Also available in a Fly version, the new Palm Beach creation does not disappoint the (high) expectations; however, as you can see later (sigh), with regret and surprise, we cannot define her as perfect. The hatches and the unconvincing location of the portholes on the lower deck can be considered as the main responsible for this assessment.
Palm Beach 70, design and exteriors
The Palm Beach 70 is based on the traditional lines of the historic shipyard, those inspired by American lobster boats. The new 70-footer, indeed, features a high bow, sleek flowing bulwarks and a well-defined wheelhouse that perfectly merges with the central structure.
We visited her Flybridge version, the one equipped with a steering console, three pilot seats, a living room with a L-shaped sofa and a wet bar/galley behind. The Fly is very comfortable, well-defined and protected by a rigid T-top. Sure, the classic version, where the T-top is not available, features more dynamic lines, to the detriment however of the possibility of navigating and steering in the open air.
The stern cockpit is well-protected from the elements. The bow lounge, furnished with a sofa on the starboard side and a wet bar on the port side, are laterally sheltered by the extension of the wheelhouse just above the flybridge. The stern table, instead, is protected by a soft top.
The bow accommodates an additional cockpit/relaxation area, which is something completely new for a Palm Beach fly model.
The interiors of the new flagship
The dinette of the Palm Beach 70 does not disappoint. The living area, the galley and the steering console are all wrapped in the characteristic finishes in precious lacquered woods, alternated with light fabrics, which outline a classic atmosphere, full of good taste.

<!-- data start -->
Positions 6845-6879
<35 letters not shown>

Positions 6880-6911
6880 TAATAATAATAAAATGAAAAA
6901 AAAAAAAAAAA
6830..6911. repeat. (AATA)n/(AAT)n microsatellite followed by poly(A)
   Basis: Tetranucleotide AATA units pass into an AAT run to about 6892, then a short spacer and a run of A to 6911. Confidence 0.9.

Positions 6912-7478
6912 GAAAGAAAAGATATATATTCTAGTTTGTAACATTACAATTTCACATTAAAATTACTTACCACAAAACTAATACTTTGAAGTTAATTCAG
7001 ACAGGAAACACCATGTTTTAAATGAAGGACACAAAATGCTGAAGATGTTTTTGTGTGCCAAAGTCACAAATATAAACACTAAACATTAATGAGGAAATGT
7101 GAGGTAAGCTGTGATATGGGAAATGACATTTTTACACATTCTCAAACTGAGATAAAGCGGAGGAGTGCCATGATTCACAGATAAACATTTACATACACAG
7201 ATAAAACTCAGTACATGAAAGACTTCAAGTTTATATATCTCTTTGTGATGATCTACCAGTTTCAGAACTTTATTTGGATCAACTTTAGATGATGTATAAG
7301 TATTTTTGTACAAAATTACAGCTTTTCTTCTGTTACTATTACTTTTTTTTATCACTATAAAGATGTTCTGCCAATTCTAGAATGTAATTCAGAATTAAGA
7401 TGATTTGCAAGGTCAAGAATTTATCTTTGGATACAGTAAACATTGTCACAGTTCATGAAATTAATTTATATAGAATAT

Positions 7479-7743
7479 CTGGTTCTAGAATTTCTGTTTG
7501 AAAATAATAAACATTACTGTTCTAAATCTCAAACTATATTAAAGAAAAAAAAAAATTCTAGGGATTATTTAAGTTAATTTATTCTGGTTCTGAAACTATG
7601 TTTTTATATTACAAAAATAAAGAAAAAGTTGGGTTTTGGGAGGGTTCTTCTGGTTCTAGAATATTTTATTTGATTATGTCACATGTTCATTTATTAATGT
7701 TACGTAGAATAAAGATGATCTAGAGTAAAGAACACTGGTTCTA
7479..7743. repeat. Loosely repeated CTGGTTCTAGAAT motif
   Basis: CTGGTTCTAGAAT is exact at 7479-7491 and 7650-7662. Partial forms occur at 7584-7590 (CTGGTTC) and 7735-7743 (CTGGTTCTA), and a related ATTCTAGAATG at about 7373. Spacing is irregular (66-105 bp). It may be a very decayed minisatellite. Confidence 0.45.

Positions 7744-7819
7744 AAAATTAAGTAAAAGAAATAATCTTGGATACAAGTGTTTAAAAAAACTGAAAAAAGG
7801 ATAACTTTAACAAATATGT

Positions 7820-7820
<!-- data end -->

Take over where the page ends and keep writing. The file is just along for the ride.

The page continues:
Moreover, this area is flooded with an incredible amount of natural light by the large windows positioned all around, in a breath-taking play of light.
The cabins are all positioned below deck. Amidships, two large sliding doors give instant access to the master cabin. The entrance is surprising wide and the cabin is equipped with a wall wardrobe with an integrated drawer unit as well as an en-suite bathroom with double washbasin and shower box.
Everything seems perfect until, looking up, we notice a hatch with plastic handles in the center of the cabin (a model often used on sailing boats and certainly not on luxury boats). This solution sounds too cheap and certainly clashes with the rest of the environment that, instead, is luxurious. The bathroom hatch in the master cabin is half shared with the forward VIP Cabin. We can maybe accept the choice not to fill the deck house with possible waterways in a boat designed for sailing even in bad weather conditions but, custom solutions apart, such a stylistic detail is something new for us and, honestly, it’s not great.
The choice to break the ways of light is replicated on the lateral portholes. Some of them, as the one in the bathroom of the double stern cabin for example, are interspersed with the bulkheads that divide the cabins. Designers could have done better, especially considering the well-made details of this boat, such as the glass shower box that seems to come to life directly from the teak flooring.
The laundry room, instead, is great, equipped with washing machines and dryers. This space is accessible from the central corridor and positioned on the starboard side of the boat.
Finally, the Palm Beach offers a crew cabin with separate access from the rest of the lower deck.
The speed of this boat is amazing. Fitted with twin Volvo IPS 1350 engines, the Palm Beach 70 is expected to reach a top speed of 38 knots and a cruising speed of 32. Not bad for a semi-displacing hull!
The new Palm Beach flagship is a dreamlike boat that certainly goes not unnoticed and her lines are a timeless classic. A boat not for everyone and able of conquering at first sight.